Wassail ritual for Kenninghall orchard

Colourful characters including the Green Man and the Lord of Misrule made an appearance at a south Norfolk community orchard at the weekend for a centuries-old ritual.

The pagan festival of wassailing has been practised in the UK since the Anglo-Saxon times.

And dozens of people braved the blustery conditions on Saturday for Kenninghall's sixth Wassail event, to bless the apple and pear trees for what organisers hope will be a bountiful crop of fruit later in the year.

A Conference pear tree, donated by the Kenninghall Bell Ringers, was decorated with pieces of cider-soaked bread and apple juice was poured around the tree as part of the unusual celebration.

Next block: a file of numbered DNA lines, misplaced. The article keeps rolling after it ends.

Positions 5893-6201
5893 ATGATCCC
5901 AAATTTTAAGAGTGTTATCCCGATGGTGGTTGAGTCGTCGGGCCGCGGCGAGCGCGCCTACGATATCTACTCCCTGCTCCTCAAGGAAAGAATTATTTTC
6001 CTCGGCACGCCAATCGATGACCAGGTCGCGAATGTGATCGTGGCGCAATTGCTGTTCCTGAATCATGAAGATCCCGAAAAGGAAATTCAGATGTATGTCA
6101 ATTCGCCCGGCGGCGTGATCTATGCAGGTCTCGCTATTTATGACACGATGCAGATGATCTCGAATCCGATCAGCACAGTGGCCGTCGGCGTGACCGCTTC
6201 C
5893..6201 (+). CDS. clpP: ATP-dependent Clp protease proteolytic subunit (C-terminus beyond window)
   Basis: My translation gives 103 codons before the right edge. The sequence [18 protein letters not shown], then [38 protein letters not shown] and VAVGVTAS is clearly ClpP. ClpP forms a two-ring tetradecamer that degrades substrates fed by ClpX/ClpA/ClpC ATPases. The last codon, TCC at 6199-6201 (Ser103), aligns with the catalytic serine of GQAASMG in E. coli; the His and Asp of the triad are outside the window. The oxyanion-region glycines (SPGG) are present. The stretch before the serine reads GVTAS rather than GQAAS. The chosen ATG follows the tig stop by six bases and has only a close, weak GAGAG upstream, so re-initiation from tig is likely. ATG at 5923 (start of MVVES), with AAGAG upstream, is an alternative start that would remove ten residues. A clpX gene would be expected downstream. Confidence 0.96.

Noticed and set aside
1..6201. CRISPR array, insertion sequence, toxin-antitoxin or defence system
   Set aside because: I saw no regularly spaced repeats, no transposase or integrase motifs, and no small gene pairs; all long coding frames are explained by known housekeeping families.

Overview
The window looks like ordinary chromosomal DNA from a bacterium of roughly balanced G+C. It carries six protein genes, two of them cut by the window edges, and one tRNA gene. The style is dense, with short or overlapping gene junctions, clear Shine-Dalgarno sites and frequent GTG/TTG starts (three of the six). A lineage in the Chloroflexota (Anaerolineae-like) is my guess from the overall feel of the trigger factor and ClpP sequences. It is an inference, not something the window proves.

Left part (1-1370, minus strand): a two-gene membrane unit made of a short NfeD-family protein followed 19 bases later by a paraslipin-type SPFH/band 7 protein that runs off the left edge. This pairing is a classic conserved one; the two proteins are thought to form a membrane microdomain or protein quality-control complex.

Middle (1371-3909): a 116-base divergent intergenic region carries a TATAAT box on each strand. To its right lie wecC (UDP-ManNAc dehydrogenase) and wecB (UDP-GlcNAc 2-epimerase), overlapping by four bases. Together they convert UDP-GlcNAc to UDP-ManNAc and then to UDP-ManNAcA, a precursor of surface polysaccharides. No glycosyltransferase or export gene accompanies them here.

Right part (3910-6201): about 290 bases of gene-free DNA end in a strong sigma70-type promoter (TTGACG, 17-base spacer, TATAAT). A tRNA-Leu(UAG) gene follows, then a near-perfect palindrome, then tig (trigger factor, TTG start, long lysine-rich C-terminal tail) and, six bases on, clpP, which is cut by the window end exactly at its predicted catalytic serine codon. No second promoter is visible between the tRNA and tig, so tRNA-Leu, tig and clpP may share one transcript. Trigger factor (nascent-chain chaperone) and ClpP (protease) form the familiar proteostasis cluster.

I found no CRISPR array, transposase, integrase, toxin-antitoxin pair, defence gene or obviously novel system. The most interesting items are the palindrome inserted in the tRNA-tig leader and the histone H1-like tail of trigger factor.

The ceremony was accompanied by speeches from the Green Man and the Lord of Misrule and singing and dancing from the Shelfanger Singers and Kenninghall Morris dancers.


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The ritual at the village orchard was organised by the Kenninghall Lands Trust community group, which planted the apple and pear trees eight years ago.

Organiser Anne-Marie Clark said the tradition would hopefully result in a mighty mature orchard in 20 years time.

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'This was once a cider producing area and those areas traditionally have a Wassail to wish the trees a long and fruitful life. It is something that brings the community together and it is a bit of fun,' she said.

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